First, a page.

After a survey of corporate customers, one Wall Street analyst cuts his expectations for revenue and profit growth

By Aaron Ricadela

June 11, BusinessWeek

Microsoft has irked consumers and corporate customers with the most recent version of its Windows operating system, which they complain requires hefty investments in PC hardware and offers a paucity of compelling new features in return. Now there are signs that companies' reluctance to install Vista is starting to weigh on Wall Street's outlook for the company's stock.

Charles Di Bona, a senior analyst at Sanford C. Bernstein and a noted bull on Microsoft (MSFT), said in a June 10 report that "dampening" adoption of Vista by corporate customers will shave $395 million in revenues and 2¢ a share in earnings from the company's financial results for the 2009 fiscal year, which begins July 1. According to a Bernstein Web survey of 372 information technology professionals fielded in May, companies expect just 26% of their PCs to be running Vista by the beginning of 2011, down from an estimate of nearly 68% of computers by respondents to a similar survey a year ago.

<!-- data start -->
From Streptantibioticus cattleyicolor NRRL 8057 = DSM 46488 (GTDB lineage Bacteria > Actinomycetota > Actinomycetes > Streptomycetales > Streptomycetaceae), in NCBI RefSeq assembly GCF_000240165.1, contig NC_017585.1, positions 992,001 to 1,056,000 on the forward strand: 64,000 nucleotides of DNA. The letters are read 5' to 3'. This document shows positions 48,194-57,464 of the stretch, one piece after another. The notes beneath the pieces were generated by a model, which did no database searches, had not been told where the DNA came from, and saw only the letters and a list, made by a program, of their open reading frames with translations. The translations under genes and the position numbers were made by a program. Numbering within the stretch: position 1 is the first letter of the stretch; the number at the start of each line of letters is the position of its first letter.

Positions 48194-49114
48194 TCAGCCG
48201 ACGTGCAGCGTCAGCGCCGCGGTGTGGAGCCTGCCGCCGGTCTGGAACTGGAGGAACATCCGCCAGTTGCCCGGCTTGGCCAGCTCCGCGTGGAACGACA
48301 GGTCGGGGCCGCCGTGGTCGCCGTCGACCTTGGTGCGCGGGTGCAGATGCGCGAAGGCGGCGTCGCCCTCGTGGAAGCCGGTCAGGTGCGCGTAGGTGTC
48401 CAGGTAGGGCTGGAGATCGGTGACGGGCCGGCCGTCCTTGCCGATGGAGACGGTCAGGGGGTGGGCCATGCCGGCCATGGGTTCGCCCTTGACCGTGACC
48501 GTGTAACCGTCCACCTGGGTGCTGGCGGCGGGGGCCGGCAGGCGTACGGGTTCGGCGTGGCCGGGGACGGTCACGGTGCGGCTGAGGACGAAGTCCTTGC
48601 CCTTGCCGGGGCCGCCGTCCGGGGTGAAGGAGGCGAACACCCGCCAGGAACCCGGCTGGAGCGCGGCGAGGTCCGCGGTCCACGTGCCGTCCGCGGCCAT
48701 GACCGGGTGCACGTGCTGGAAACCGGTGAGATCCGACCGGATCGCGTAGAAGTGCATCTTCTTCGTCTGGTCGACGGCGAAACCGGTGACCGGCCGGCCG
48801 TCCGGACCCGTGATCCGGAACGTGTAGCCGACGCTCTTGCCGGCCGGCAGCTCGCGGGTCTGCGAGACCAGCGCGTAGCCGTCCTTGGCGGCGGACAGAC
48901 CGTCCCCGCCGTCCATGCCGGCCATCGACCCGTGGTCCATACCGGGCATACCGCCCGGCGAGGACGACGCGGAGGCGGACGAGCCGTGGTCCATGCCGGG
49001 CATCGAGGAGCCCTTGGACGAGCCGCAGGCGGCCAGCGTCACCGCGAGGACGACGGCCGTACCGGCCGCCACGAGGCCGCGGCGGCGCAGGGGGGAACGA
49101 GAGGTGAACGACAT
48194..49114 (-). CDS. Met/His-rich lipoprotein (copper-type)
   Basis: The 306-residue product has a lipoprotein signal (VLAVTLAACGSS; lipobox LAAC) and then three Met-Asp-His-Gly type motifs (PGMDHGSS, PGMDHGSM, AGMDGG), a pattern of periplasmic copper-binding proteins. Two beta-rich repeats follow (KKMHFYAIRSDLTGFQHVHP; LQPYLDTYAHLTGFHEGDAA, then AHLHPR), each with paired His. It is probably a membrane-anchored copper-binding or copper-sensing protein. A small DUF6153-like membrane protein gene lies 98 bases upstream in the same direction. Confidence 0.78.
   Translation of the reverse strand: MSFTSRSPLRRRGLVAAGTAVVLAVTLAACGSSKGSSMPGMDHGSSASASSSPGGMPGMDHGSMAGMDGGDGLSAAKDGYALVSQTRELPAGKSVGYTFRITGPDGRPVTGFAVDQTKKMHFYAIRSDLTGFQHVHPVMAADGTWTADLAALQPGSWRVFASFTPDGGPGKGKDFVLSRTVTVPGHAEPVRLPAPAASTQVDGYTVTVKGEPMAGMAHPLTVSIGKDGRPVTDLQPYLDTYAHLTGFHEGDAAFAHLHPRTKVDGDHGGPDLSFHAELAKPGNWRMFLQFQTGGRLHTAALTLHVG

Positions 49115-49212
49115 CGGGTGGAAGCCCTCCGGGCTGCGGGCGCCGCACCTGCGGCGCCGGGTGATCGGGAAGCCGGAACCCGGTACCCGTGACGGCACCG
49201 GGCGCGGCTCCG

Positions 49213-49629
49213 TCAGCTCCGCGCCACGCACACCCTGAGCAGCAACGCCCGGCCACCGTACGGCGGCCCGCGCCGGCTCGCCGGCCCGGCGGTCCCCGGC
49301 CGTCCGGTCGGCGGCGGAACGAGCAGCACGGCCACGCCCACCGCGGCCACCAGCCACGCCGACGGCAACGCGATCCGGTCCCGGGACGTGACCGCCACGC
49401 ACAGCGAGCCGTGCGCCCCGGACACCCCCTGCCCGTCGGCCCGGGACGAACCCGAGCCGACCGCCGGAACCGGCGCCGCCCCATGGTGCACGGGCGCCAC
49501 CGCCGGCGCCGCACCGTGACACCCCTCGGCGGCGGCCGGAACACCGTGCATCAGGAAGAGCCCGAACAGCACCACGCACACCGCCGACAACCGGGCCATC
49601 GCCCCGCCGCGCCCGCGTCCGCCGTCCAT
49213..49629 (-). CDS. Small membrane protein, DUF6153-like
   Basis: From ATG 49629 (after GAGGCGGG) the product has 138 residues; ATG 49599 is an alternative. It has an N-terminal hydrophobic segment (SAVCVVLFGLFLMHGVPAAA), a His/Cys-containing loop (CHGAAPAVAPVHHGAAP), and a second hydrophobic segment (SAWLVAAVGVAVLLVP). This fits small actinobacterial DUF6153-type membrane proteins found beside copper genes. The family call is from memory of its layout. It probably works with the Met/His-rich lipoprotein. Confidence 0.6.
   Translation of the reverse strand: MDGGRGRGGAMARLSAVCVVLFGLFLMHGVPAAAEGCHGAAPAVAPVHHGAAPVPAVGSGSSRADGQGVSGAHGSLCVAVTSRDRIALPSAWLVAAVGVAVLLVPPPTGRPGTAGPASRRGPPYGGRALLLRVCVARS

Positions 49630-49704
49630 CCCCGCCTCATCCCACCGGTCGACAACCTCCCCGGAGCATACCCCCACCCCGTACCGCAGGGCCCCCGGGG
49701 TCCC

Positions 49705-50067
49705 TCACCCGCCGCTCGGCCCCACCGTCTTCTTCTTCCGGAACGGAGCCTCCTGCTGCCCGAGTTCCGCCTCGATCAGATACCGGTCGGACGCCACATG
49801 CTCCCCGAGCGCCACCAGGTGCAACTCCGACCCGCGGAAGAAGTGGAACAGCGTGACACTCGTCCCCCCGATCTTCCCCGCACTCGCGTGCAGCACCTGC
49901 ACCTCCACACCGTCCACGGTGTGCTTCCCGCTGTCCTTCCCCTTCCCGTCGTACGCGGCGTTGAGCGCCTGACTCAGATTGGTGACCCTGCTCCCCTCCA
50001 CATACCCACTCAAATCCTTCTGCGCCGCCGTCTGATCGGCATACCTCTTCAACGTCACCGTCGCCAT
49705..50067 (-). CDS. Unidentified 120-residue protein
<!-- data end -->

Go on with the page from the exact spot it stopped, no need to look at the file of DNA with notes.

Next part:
Shares Down for the Year

The new survey, conducted primarily in the U.S. in conjunction with Ziff Davis Media and Peerstone Research, also shows Vista's requirement of running on PCs crammed with lots of memory and powerful processors to be a deterrent. Companies expect to install Vista on only about 10% of the PCs they already own, compared with estimates last year that they'd be able to do so on 27% of their machines.

"It seems like the IT community has turned tepid to negative" on Vista, says Di Bona in an interview. "There aren't any features in there they find compelling—even ones that haven't had bad PR." For example, companies said in the survey that they were indifferent to Vista's Windows Presentation Foundation technology for building visually compelling programs, according to Di Bona.

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photo: Microsoft CEO Steve Ballmer (Bertrand Guay/AFP/Getty Images)